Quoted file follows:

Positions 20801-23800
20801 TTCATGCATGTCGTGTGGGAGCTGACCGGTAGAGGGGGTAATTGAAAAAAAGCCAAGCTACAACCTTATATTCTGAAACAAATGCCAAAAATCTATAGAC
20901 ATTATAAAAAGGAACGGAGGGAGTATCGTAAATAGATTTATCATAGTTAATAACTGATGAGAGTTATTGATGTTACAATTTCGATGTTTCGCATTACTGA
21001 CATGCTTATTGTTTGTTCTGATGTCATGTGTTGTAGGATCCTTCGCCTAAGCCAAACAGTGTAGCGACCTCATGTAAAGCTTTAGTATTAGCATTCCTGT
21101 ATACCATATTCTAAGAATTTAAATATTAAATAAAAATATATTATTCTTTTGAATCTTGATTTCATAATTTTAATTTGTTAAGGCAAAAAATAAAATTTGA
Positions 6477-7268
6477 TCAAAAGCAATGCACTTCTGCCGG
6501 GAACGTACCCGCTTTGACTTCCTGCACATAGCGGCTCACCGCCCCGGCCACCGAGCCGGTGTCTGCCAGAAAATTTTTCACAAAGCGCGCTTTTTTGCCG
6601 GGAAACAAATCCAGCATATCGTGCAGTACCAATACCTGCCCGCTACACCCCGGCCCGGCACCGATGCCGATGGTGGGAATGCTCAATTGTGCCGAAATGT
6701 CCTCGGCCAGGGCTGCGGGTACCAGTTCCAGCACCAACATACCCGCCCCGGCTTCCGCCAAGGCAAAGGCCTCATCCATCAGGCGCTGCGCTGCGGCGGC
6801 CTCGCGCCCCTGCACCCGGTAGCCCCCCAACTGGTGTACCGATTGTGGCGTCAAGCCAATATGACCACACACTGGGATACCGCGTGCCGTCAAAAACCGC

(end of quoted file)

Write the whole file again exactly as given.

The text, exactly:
Positions 20801-23800
20801 TTCATGCATGTCGTGTGGGAGCTGACCGGTAGAGGGGGTAATTGAAAAAAAGCCAAGCTACAACCTTATATTCTGAAACAAATGCCAAAAATCTATAGAC
20901 ATTATAAAAAGGAACGGAGGGAGTATCGTAAATAGATTTATCATAGTTAATAACTGATGAGAGTTATTGATGTTACAATTTCGATGTTTCGCATTACTGA
21001 CATGCTTATTGTTTGTTCTGATGTCATGTGTTGTAGGATCCTTCGCCTAAGCCAAACAGTGTAGCGACCTCATGTAAAGCTTTAGTATTAGCATTCCTGT
21101 ATACCATATTCTAAGAATTTAAATATTAAATAAAAATATATTATTCTTTTGAATCTTGATTTCATAATTTTAATTTGTTAAGGCAAAAAATAAAATTTGA
Positions 6477-7268
6477 TCAAAAGCAATGCACTTCTGCCGG
6501 GAACGTACCCGCTTTGACTTCCTGCACATAGCGGCTCACCGCCCCGGCCACCGAGCCGGTGTCTGCCAGAAAATTTTTCACAAAGCGCGCTTTTTTGCCG
6601 GGAAACAAATCCAGCATATCGTGCAGTACCAATACCTGCCCGCTACACCCCGGCCCGGCACCGATGCCGATGGTGGGAATGCTCAATTGTGCCGAAATGT
6701 CCTCGGCCAGGGCTGCGGGTACCAGTTCCAGCACCAACATACCCGCCCCGGCTTCCGCCAAGGCAAAGGCCTCATCCATCAGGCGCTGCGCTGCGGCGGC
6801 CTCGCGCCCCTGCACCCGGTAGCCCCCCAACTGGTGTACCGATTGTGGCGTCAAGCCAATATGACCACACACTGGGATACCGCGTGCCGTCAAAAACCGC